Planting Trees an Empty Gesture*



By Wu Pei-Ing

professor of the department of Agriculture Economics,

National Taiwan University

 published in Taipei Times, June 9,2008 “Opinions”

Translated by Drew Cameron



        With oil prices and inflation on the increase, the president, the premier and other officials are trying to set good examples by cutting costs and leading simpler lives. There is no doubt this is aimed at encouraging Taiwanese to cut down on energy consumption to help improve the environment and overcome the tough economic times the nation is facing. Different ministries have either formally or informally announced various policies aimed at improving the environment and boosting the economy. One policy worthy of closer investigation was recently announced by the Environmental Protection Administration (EPA), which involves planting trees in China.

        The EPA is considering delaying the introduction of the proposed energy tax to avoid making things harder for Taiwanese companies. Although economic development must continue, it involves pollution. The Kyoto Protocol states that the carbon dioxide absorbed by afforested and reforested areas can be included in the calculation of a nation’s greenhouse gas reductions. The EPA has decided to cut reductions this way because it does not involve any restructuring of domestic industry and would have limited impact on the economy.

        However, environmental protection groups have said that even if 60,000 hectares of forest were planted across Taiwan, not even 1 percent of carbon dioxide emissions would be absorbed. Therefore, the EPA has decided to plant trees in China to help cut Taiwan’s carbon emission levels.

        This reasoning is essentially based on the Clean Development Mechanism (CDM) of the Kyoto Protocol. The CDM basically means that the more wealthy Annex I countries of the protocol can support carbon dioxide reduction plans of the developing Non-Annex I countries, for example by planting trees, and gain credit toward their own carbon reduction levels as a result.

        The problem with this idea is that while China has signed the protocol, it has yet to ratify it, while Taiwan does not even have the opportunity to express an opinion on the matter. The amounts China and Taiwan have resolved to cut their emissions by, or whether China and Taiwan are viewed as developed or developing nations, are absolutely irrelevant.

        With China, this issue is further complicated by the fact that a nation’s wealth is measured by per capita income. The logic behind this is simple: Wealthy nations have already enjoyed the benefits development has brought them and they are viewed as being responsible for the majority of the globe’s carbon dioxide emissions. This can clearly be seen from the fact that the combined emissions of the 36 Annex I countries of the protocol account for 70 percent of total global emissions.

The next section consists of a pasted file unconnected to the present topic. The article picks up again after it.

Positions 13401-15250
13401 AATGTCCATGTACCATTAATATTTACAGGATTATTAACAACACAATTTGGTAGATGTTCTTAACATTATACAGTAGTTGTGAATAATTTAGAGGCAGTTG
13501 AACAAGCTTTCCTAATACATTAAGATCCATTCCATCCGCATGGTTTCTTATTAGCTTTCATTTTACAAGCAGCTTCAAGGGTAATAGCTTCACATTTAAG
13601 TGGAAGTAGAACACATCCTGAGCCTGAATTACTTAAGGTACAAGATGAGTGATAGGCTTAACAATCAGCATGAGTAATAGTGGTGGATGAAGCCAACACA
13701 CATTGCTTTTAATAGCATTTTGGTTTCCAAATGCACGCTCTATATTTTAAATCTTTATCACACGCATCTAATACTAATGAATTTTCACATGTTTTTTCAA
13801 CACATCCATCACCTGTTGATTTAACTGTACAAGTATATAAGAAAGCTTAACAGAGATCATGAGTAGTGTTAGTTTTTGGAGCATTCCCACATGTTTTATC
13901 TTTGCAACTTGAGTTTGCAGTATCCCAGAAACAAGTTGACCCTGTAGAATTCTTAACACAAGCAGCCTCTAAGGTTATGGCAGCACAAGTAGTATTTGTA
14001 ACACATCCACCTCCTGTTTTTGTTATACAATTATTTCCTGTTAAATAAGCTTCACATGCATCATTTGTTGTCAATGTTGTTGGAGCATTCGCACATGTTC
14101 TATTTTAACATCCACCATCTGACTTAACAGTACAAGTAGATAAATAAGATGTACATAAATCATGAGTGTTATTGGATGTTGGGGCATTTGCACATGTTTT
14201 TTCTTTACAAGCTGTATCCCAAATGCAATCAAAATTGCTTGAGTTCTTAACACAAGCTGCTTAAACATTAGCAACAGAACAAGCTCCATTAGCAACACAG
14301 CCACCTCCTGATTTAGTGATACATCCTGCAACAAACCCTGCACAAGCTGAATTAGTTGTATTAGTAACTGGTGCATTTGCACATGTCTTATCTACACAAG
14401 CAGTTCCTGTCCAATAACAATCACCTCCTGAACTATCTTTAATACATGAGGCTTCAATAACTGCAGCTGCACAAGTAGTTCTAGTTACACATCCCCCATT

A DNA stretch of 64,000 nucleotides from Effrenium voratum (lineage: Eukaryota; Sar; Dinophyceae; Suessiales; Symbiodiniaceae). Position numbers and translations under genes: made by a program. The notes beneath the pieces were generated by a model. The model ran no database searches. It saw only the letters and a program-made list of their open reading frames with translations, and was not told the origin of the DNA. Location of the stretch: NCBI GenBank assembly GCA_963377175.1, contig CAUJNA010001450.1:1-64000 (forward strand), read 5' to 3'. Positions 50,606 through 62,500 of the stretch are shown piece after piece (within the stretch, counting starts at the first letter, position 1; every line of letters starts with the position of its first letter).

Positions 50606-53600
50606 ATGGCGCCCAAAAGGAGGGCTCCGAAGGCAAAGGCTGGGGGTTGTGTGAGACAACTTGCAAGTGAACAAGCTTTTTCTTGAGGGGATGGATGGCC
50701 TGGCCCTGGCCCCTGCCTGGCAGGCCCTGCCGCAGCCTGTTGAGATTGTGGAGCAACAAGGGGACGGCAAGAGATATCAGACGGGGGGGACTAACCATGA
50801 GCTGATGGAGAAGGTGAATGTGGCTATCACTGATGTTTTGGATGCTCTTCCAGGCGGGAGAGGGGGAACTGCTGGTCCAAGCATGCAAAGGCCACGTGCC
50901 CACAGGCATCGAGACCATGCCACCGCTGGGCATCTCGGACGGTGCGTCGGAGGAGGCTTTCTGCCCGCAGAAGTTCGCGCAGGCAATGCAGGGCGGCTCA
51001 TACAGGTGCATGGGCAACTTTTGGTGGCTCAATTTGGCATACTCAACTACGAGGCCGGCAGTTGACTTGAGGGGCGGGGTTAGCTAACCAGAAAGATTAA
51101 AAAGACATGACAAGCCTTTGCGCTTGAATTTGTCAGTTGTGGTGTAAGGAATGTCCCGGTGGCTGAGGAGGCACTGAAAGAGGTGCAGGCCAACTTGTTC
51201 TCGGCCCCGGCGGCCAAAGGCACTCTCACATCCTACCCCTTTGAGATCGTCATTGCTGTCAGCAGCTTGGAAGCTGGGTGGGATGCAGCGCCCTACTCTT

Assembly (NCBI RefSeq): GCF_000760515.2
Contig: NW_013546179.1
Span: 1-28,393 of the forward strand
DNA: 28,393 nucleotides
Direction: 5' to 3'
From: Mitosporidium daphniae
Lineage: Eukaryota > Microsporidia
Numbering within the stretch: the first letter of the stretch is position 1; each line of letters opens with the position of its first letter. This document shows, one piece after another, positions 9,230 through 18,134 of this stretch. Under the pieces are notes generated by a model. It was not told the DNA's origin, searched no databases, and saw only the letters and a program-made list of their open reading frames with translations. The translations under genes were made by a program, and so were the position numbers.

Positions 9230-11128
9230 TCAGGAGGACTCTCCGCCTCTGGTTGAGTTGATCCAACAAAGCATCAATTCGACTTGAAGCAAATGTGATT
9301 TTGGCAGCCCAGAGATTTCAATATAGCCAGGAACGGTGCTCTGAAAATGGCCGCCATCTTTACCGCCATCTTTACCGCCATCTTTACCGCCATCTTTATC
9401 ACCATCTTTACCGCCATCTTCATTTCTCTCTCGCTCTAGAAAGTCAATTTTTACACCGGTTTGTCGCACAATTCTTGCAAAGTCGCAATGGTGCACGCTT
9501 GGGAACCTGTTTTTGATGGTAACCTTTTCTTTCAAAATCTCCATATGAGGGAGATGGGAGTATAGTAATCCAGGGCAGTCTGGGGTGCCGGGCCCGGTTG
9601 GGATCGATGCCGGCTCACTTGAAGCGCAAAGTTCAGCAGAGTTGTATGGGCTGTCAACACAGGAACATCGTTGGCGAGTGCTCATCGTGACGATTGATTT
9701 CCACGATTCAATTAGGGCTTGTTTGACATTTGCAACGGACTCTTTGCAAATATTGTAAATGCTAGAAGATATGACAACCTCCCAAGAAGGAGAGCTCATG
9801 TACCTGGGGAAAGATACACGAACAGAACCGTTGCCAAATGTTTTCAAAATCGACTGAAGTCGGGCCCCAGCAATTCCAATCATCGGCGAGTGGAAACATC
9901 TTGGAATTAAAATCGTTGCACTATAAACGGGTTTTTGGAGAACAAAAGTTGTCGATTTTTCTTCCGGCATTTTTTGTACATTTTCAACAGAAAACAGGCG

China, India and Brazil are three countries with huge potential for economic growth. However, they have not yet committed to reducing their emissions. This means that they will be watched closely as they have the potential to produce high levels of pollution.

        China presents an interesting case because it is viewed as a developing nation whose people predominantly have lower middle incomes, yet it accounts for 18 percent of all global emissions, similar to the US. The issue is further complicated because it is not clear whether China will be considered a developing or developed nation in the future.

        Moreover, signing agreements aimed at reducing emissions and committing to them is something that needs to be done willingly on behalf of a nation.

        Many countries are unwilling to commit to emission reductions because sacrificing economic development to help improve long-standing environmental problems created by all the countries is hard, especially when the benefits from doing so are not immediately forthcoming. The US’ refusal to reduce their emissions is a perfect example of this.

        International agreements such as the Kyoto Protocol differ from organizations such as the WTO and the WHO, which every nation wants to join. It is safe to say that only nations isolated internationally such as Taiwan, countries under international pressure or those who want to set a good example for the international community would be willing to ratify such agreements. Basically, countries agree to such terms to improve their international image.

        Therefore, it is only a matter of time before Taiwan commits to decreasing its emissions, even though it will be near impossible to get China to do so in their race with the US to become world leader. It is, of course, also hard to say whether China will join the EU in their protest against the US and its emissions.

        Ultimately, the trees to be planted by Taiwan in China will absorb the carbon emissions of China only and even then, the amount of trees planted will be insufficient. So the idea that planting trees in China is a good way to substitute and improve Taiwan’s emissions is overly optimistic and in the end, essentially futile.


* :發表於June 9, 2008 Taipei Times, “Opinions”.